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The Earnest Golfer Emerges

By Staff | Mar 25, 2020

Pope wrote, “Hope springs eternal in the human beast: Man never is, but always to be blest.” Also women. Especially golfers.

The first warm days of late winter in Appalachia bring them out in droves. Fortified by diligent reading of how to manuals, studying videotapes and listening intently to inspirational cassettes, The Golfer emerges from snowy enforced idleness to approach the dreaded tee at No. 1 with tremendous confidence. This year he will not long for a loud car wreck, an explosion, anything, to draw attention of interested onlookers and hangers on away from his drive. No. Not this year.

In previous years, The Golfer has walked up to that first tee with as much alacrity as a convict on his way to the electric chair. Once there, The Golfer took a couple of half hearted practice swings, smiled weakly at the assembled throng and slashed madly at the ball only to dribble it all of 46 yards down the fairway. “It’s early,” he always consoled himself, as snickers followed him on his disconsolate way.

Not this year, vows The Golfer. He has studies assiduously “How to Play Better Golf” all winter long. He is ready. The Golfer walks briskly to the first tee box. He smiles a friendly greeting to the onlookers, addresses the ball, mentally reviews all the helpful hints on how to hit it straight and far, waggles his club and dribbles the pellet all of 43 yards down the fairway. “It’s early yet,” The Golfer tells himself. But the words have a hollow ring. He tells himself that in certain uncivilized countries, natives beat the ground with clubs and utter blood curdling screams. Anthropologists call it primitive expression.” We call it golf. The Golfer does not smile.

Oh, thou perfidious sport! Oh, the wonder of fragile ego! Truly, The Golfer never is, but always to be blest. No wonder Dr. A.S. Lamb of McGill University once wrote: Golf, it is said increases the blood pressure, ruins the disposition, spoils the digestion, induces neurasthenia, blisters the hands, ties kinks in the nervous system, debauches the morals, drives players to drink or homicide, breaks up the family, turns the ductless glands into internal warts, corrodes the pneumogastric nerve, breaks off the edges of the vertebrae, induces progressive mendacity and starts angina pectoris.” All this is of small comfort to The Golfer. He reflects that his own doctor has said golfing could add years to his life. He already feels 23 years older after hitting such a lousy drive. The Golfer remembers horrible jokes the game has spawned: “A golf ball is a golf ball, no matter how you put it.” The Golfer does not smile. “The minister drove into a sand trap. He said not a word, but picked up his club and broke it. He kicked his golf bag to shreds and said not a word. He threw all his golf balls deep into the woods, silent all the while. Finally, he spoke. ‘I’m going to have to give it up.’ ‘Golf?’ asked his partner. ‘No,’ he replied. “The ministry.” The Golfer does not laugh. He recalls the terrible tempered player who threw all his clubs in a deep lake and then jumped into after them. His partners knew he wouldn’t drown because he couldn’t keep his head down long enough.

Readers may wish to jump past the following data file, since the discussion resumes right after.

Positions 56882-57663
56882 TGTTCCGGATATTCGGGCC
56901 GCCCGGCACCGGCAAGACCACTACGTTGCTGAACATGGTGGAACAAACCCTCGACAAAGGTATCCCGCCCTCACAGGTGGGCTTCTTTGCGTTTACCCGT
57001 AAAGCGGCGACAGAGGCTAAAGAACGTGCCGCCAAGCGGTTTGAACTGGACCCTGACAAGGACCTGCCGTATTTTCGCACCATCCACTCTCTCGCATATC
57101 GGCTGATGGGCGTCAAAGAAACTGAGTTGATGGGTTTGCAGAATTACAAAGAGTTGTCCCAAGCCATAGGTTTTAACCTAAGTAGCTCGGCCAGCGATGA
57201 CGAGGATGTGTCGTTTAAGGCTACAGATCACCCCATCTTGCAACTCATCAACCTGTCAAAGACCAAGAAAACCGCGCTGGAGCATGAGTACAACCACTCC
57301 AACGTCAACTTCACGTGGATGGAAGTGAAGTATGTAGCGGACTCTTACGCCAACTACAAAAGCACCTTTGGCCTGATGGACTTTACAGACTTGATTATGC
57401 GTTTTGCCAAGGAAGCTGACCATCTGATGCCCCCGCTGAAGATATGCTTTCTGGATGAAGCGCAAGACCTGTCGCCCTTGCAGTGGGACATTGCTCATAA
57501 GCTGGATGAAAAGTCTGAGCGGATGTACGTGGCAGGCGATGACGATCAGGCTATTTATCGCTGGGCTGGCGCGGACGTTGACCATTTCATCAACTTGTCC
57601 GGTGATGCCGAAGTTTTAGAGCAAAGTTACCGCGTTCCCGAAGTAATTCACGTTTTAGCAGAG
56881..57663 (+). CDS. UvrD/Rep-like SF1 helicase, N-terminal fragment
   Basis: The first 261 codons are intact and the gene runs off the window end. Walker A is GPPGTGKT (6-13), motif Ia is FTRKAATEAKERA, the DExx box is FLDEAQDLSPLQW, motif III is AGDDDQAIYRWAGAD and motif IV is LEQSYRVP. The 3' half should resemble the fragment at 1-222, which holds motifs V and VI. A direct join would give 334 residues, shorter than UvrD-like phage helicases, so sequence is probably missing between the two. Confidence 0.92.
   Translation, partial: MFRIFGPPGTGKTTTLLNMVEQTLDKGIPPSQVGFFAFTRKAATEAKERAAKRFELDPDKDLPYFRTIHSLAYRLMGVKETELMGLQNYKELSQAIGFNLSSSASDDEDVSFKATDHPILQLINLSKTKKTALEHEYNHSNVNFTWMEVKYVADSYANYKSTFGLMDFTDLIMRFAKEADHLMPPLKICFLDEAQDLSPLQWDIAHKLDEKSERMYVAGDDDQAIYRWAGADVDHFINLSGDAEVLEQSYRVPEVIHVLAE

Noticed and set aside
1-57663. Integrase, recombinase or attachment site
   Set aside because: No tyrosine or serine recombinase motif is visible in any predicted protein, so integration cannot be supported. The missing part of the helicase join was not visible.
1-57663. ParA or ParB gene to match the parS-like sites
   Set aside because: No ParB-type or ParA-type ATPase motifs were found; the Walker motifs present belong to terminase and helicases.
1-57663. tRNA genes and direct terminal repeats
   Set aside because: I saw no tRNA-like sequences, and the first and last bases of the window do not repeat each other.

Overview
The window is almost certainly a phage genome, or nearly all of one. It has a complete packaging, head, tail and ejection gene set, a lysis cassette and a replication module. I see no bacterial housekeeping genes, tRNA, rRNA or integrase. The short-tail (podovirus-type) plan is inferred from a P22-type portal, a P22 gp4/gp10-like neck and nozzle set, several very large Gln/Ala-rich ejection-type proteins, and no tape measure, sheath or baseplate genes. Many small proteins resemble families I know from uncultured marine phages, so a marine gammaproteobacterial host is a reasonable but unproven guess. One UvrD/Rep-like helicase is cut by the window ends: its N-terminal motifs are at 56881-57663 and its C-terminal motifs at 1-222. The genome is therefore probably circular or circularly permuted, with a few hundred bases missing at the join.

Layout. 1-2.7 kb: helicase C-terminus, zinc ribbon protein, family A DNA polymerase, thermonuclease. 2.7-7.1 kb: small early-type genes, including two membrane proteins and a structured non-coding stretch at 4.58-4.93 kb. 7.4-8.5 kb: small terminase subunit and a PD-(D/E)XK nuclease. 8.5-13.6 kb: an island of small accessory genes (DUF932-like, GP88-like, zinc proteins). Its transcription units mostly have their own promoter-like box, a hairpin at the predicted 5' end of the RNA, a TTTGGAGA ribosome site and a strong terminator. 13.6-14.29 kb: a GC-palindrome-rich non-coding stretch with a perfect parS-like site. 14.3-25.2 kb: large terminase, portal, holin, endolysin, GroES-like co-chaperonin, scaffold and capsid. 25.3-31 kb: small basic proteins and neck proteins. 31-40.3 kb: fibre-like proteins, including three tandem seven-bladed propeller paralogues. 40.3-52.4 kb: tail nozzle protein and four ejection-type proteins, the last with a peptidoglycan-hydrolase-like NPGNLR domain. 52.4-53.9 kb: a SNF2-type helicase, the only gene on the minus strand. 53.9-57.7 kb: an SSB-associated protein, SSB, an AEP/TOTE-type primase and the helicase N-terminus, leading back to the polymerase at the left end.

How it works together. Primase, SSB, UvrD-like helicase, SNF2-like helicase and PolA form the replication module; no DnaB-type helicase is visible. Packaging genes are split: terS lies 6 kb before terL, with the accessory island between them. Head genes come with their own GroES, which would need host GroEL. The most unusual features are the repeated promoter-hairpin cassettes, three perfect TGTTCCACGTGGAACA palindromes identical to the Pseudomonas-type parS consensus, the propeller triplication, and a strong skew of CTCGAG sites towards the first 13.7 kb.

The Golfer is not amused.

Each year he eagerly awaits the warmth of the sun, the first golf outing. It takes only a few holes for The Golfer to realize that his slice also has survived the snows, that his putts come no nearer dropping than when the clubs were put away for the last time in the fall, that instead of this being the year the old handicap will drop down to 20 it probably will soar to 30.

But then The Golfer smiles. He cannot help himself. For, play has begun for another year. Snide comments meant for him to hear, such as, “He’s only gotten this far in three shots, we’d better head for the back 9” do not disturb his equanimity. He reminds himself that it was the immortal Bobby Jones who observed that the most important distance in golf is the six inch space between players ears. When he hits a new Pinnacle into the lake, he merely sighs and reaches for another ball. The golf season has begun. As has been said, “Now I lay my hands on putter, I pray the Lord my stroke won’t stutter, If I should yip and miss my goalPlease let that ball fall in the hole.”

The season has begun. And “Gods in Heaven, all’s right with the world.’